Further, the totality of the circumstances indicates that Mr. Campbell was evasive about the family finances. Although the financial statements from petitioner's Refco account were mailed directly to her home address, Mr. Campbell had complete control over the cashflow into and out of her account. He treated the funds in petitioner's Refco account as available for use in offsetting losses in his other trading activities. Mr. Campbell did not consult her when he withdrew $2.6 million from her Refco account to invest in the London straddle. In addition, Mr. Campbell failed to inform petitioner that their accountant warned him that the loss resulting from the London straddle would be disallowed. We find that Mr. Campbell's act of depriving petitioner of the benefit of the money earned in her account and using it to finance a tax-motivated transaction without informing her amounts to evasive conduct.

We next address the issue of whether there is evidence of any substantial unexplained improvement in the family's standard of living. Petitioner did not benefit from the underreported income. The money invested into the London straddle from petitioner's account was never returned to her. There is evidence that the Campbells' lifestyle began to deteriorate in 1983, and it continued to do so over the next decade. Because of Mr. Campbell's subsequent difficulties in the futures market, the Campbells were compelled to move from an affluent area of the Chicago suburbs to a rural area in Missouri, substantially downgrading their standard of living. Petitioner was forced to strip her retirement account and borrow money from her mother to pay for her husband's $100,000 settlement with the IRS. All of these factors point to the conclusion that the Campbells' standard of living deteriorated, rather than improved, after the London straddle.

Taking all the facts and circumstances into consideration, we hold that petitioner did not have actual knowledge of the London straddle. Given this holding, we must decide whether a reasonably prudent taxpayer in petitioner's circumstances had reason to know that the deduction was false or a duty to inquire about the deduction on the return.

We conclude that petitioner did not have reason to know about the false deduction. Petitioner has established that she had no knowledge of the underlying transaction that gave rise to the deficiency. She was not involved in Mr. Campbell's business affairs, she did not know about the London straddle, and she did not know that Mr. Campbell financed the London straddle with money taken from her account. We believe that petitioner's status as a nominee with no control over the funds in the account dissociates her from the London straddle.

As stated previously, petitioner did not derive a significant benefit from the gains in her account. Most of petitioner's $3.5 million gain in 1983 was used by Mr. Campbell to offset the losses he sustained in Refco Foods Too. The money invested in the London straddle was never returned to petitioner. As a result of the London straddle transactions, petitioner lost access to $2.6 million in her Refco account, and there is no evidence that petitioner benefited from the $314,000 tax refund the Campbells received from their 1983 taxes.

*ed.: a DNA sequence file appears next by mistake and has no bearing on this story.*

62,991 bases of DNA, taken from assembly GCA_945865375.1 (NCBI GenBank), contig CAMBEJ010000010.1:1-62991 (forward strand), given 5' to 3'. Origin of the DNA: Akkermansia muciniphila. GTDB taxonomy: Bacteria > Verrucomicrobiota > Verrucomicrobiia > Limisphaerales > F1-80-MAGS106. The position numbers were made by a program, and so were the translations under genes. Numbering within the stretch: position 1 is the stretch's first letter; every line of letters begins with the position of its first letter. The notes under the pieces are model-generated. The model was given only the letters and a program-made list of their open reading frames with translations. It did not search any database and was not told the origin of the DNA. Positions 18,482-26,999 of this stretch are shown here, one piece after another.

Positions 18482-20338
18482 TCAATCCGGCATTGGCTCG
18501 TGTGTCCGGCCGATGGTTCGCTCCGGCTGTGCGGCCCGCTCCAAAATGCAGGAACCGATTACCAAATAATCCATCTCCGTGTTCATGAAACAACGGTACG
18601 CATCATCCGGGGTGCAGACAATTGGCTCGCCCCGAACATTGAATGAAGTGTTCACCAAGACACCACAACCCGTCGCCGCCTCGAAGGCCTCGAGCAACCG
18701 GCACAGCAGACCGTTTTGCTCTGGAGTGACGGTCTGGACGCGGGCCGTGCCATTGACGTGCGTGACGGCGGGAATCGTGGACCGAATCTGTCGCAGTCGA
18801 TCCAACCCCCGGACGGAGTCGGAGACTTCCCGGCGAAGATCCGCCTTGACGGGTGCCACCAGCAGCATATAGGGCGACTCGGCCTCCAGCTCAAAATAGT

Further, the London straddle was a series of sophisticated transactions that looked legitimate on paper. A reasonable person with petitioner's educational background, devoid of any specific knowledge in options trading, could not be expected to discover that the trades were fictitious. It took a complex Federal investigation to figure out that the trades were not legitimate. As the Court of Appeals for the Second Circuit commented when it considered the status of a spouse whose husband invested in a transaction designed as an income tax shelter: "▒[courts] recognize that in the bewildering world of tax shelter deductions, few experts, let alone laypersons, easily discern the difference between a fraudulent scheme and an exceptionally advantageous legal loophole in the tax code.'" Resser v. Commissioner , 74 F.3d 1528, 1537 (7th Cir. 1996) (quoting Friedman v. Commissioner , 53 F.3d 523, 525 (2d Cir. 1995), affg. in part and revg. in part T.C. Memo. 1993-549), revg. and remanding T.C. Memo. 1994-241. Therefore, petitioner had no reason to suspect that the losses associated with the London straddle were fictitious.

Respondent argues that petitioner had a duty to inquire. First, respondent implies that the large deduction on the return should have caused petitioner to inquire as to the source of the deduction. Citing Hayman v. Commissioner , 992 F.2d 1256, 1262 (2d Cir. 1993), affg. T.C. Memo. 1992-228, respondent asserts that "it is well established that a spouse cannot be relieved of liability by turning a blind eye to dramatically large deductions fully disclosed on the returns which would put the spouse on notice that further inquiry would be needed."